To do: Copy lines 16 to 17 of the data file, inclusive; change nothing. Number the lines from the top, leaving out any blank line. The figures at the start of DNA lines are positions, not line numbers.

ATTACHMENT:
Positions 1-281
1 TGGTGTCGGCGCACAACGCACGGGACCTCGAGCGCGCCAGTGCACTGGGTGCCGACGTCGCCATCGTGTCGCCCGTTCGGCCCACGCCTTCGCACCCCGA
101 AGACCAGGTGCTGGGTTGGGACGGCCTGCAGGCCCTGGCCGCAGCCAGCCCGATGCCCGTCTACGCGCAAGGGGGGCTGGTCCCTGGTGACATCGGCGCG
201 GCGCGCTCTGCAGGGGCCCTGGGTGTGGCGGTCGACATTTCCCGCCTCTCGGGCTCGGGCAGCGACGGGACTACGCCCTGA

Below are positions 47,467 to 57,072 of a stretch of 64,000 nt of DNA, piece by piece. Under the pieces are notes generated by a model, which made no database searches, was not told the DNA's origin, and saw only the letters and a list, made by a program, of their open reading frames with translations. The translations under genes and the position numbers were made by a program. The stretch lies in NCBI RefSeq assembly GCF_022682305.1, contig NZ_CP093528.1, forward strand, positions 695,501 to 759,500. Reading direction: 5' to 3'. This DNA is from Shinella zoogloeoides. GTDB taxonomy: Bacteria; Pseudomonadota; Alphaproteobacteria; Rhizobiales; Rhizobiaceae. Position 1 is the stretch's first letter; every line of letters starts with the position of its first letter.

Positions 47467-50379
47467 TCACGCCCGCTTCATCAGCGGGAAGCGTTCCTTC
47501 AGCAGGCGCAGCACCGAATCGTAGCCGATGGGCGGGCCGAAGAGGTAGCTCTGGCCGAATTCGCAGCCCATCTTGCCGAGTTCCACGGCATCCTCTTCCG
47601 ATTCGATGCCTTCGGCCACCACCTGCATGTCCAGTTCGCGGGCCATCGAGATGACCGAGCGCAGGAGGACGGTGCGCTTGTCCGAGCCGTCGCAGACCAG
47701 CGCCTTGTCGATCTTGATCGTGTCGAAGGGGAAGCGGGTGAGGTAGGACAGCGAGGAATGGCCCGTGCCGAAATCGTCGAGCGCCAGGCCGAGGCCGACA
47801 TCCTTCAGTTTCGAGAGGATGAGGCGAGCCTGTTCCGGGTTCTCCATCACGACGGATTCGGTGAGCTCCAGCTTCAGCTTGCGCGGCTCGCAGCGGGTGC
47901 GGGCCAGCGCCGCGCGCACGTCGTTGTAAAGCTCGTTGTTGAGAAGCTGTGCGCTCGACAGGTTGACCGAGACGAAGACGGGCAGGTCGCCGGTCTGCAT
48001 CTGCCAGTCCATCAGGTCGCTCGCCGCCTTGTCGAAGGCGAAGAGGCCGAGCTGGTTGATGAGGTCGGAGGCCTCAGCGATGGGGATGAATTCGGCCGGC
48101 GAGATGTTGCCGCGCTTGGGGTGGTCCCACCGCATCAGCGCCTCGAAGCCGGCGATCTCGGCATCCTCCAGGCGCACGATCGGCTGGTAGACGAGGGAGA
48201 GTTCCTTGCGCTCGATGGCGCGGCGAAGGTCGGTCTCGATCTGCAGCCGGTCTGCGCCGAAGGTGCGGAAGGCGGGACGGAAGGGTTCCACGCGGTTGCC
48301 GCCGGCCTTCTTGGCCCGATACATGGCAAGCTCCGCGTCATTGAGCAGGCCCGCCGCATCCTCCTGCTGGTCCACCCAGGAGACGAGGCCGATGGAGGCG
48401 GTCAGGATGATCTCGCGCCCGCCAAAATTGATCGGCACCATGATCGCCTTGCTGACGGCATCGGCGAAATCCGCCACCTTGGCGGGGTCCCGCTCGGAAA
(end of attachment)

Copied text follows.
48301 GCCGGCCTTCTTGGCCCGATACATGGCAAGCTCCGCGTCATTGAGCAGGCCCGCCGCATCCTCCTGCTGGTCCACCCAGGAGACGAGGCCGATGGAGGCG
48401 GTCAGGATGATCTCGCGCCCGCCAAAATTGATCGGCACCATGATCGCCTTGCTGACGGCATCGGCGAAATCCGCCACCTTGGCGGGGTCCCGCTCGGAAA